are in such a financial mess that everyone needs to deal with truth, when
it can be found. My truth is, you need to reduce the required area to
10,000 sq. ft., lower the ceiling height requirement to 12 ft. and eliminate
the connected lighting load requirement. _This is no time to be timid_...
At 77 1/2 years, this may be the last time I will be able to speak publicly
for daylighting buildings with skylights as an important strategy for
an energy-independent America and a sustainable energy future.
Posted by JNJ on September 29, 2003, 2:52 pm
How do you keep moisture out? What about mold/mildew issues?
The front of the house (which is of course totally covered with trees)
although it actually faces southwest almost exactly.
We're working on blinds and heavy curtains. The windows are fairly new
(only a few years old) and they're decent vinyl replacement windows (low-e,
argon filled, double paned, double hung, etc.).
Posted by Nick Pine on September 29, 2003, 2:57 pm
Not an issue, during the day. One-way passive plastic film dampers over
the holes can prevent warm moist house air from circulating through the
air gap at night.
Posted by DJ on September 27, 2003, 5:27 pm
It's easier, as they say, to conserve heat energy than to make it.
So, you've put that plastic film over the windows, to seal them? I
didn't use to think it did much until I tried it! Amazing difference.
You've used caulking/spray foam to seal the cracks around the windows
You've checked/replaced all the weatherstripping around windows and
You've installed heavy drapes over windows to keep the heat in during
those cold winter nights?
What kind of heating do you have in the house? Forced air? Steam/Hot
Water Radiators? Electric baseboards?
Have you checked the filters on the furnace? Clogged filters reduce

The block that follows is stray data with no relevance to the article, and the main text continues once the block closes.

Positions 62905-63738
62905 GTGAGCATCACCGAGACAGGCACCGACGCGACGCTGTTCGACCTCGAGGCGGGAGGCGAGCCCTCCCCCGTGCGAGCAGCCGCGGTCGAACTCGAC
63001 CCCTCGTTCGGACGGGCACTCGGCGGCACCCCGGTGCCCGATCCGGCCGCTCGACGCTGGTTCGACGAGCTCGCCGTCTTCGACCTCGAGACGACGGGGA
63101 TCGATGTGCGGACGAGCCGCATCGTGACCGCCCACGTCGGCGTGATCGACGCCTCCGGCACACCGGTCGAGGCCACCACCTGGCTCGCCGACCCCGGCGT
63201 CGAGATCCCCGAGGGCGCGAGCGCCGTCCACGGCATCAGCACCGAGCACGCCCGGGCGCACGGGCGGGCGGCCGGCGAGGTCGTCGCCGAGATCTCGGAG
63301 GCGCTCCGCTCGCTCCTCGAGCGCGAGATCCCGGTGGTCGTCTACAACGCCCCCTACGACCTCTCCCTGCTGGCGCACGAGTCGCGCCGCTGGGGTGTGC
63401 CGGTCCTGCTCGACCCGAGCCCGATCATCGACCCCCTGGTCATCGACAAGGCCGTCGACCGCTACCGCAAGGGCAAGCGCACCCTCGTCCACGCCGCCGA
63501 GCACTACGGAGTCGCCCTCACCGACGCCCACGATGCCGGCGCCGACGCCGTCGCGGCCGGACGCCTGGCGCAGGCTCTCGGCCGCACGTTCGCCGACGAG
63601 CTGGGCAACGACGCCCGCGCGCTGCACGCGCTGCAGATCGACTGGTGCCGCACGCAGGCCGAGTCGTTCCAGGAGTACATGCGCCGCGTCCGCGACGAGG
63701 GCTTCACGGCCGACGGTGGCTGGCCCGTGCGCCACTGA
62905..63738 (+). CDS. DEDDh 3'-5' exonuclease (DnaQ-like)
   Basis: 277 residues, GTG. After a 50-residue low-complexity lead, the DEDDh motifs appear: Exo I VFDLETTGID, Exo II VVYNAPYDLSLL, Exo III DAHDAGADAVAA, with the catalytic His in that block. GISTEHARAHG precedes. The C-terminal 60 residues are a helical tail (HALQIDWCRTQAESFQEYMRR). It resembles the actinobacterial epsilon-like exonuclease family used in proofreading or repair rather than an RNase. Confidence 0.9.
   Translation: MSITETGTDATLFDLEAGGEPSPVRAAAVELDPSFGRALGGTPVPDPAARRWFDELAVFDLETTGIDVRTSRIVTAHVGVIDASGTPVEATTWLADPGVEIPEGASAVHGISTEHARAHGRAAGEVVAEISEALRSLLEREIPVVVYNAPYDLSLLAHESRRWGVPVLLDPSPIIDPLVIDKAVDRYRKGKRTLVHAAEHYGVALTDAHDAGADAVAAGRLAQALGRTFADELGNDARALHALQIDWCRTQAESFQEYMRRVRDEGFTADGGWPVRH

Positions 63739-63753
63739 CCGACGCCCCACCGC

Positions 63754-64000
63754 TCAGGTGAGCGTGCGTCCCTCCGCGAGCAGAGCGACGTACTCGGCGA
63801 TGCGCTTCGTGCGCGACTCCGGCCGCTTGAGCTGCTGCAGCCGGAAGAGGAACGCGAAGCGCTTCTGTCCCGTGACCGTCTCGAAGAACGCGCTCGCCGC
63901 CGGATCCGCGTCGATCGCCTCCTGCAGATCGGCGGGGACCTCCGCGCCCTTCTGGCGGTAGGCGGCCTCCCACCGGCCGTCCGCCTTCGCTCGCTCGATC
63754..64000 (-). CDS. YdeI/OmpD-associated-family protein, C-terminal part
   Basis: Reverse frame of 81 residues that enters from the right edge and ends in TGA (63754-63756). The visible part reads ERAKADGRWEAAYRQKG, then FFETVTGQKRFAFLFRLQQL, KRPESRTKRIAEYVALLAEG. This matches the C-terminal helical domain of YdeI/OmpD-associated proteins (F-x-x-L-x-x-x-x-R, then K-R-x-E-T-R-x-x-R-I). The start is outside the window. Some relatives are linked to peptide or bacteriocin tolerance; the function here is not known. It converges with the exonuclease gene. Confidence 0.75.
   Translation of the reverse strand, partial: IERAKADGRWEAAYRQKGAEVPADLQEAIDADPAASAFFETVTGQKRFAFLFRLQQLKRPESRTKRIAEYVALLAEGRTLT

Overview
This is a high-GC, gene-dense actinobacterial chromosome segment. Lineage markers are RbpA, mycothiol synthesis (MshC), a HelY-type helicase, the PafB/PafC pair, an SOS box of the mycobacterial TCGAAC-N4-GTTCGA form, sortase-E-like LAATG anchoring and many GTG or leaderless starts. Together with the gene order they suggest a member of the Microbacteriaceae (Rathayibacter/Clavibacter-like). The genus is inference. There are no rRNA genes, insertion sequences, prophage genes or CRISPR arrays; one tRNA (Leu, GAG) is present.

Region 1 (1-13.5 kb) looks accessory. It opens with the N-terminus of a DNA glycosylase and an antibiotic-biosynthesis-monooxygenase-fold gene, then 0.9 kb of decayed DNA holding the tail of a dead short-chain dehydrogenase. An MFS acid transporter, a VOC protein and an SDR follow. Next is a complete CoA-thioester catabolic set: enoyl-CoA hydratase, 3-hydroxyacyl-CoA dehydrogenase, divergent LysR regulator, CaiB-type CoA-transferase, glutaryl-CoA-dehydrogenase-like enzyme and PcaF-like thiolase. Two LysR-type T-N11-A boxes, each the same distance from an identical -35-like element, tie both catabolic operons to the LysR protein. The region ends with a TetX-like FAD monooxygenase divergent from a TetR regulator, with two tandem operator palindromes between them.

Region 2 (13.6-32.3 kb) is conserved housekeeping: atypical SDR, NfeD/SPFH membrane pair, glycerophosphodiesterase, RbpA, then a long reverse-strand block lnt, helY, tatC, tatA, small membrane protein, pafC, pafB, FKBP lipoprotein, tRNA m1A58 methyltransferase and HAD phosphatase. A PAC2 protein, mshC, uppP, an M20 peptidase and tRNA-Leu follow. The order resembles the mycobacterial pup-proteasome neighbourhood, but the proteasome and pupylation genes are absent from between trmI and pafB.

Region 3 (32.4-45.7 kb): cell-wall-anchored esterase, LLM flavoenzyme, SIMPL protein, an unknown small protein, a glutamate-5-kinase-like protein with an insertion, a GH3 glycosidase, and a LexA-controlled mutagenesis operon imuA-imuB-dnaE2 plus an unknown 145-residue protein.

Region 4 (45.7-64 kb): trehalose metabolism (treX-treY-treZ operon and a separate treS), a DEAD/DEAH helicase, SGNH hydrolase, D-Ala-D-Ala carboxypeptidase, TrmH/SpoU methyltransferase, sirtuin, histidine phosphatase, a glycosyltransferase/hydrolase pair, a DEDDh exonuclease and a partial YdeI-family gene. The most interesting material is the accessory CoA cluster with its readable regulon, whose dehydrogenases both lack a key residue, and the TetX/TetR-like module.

airflow. Have you adjusted your dampeners, to make sure you aren't
wasting warm air in places you don't need it?
Have your radiators been cleaned, steam traps been checked?
Have you installed programmable thermostats on your electric
Have you installed ceiling fans, to send that warm air that's always
at the ceiling back down where you want it?
Have you installed ceiling fans to recirculate the air in a large
room, so that your baseboard or radiator heaters are more efficient?
If you use hot water in your heating, have you installed any
pre-heaters, loops through a wood stove or furnace, or passive flat
plate collector, that sort of thing?
Just a few ideas, anyway!
Posted by JNJ on September 28, 2003, 12:59 am
We used to do that -- we had new windows installed and caulk around them
Yup -- gotta do it again this year.
Haven't done the yearly check on these yet, but we will be doing so -- all
are relatively new (windows AND doors believe it or not) so we've been in
pretty good shape there).
Nope, but we've been debating it. With new windows and well caulked seems,
do these really make THAT big of a difference?
Forced air, NG powered.
I replace the filter every 30-60 days, depending on need, and inspect it
regularly. At the moment, the furnace is really only supplying heat to two
rooms, both in the downstairs -- we disconnected the third downstairs room
when we tore it out, and there's only one vent upstairs but nothing comes
out of it so we tend to keep that one shut as well.
N/A, although we do have a programmable thermostat for the house.
Yup, with the exception of the upstairs bedroom that's about to be remodeled
(it will get a ceiling fan then) and the living room (no power in the
ceiling and it's way too much of a hassle to run any up there).
I appreciate the suggestions (and it's all good) but it's not quite where
I'm needing the information right now. We're all over conservation
projects -- insulation, remodeling, new high-efficiency appliances, the
works. Unfortunately, this house is REALLY old so there's a great deal to
get done. :) As we work on various projects we need to live in the spaces
and at the moment we're going to be moving into the upstairs for sleeping
quarters and I need to add some heat sources for the winter. I can go with
space heaters but was hoping to keep the costs down a bit by finding some
solar equivalents. We're also planning additional projects for next year,
such as adding some windows in the upstairs when we tear off the roof.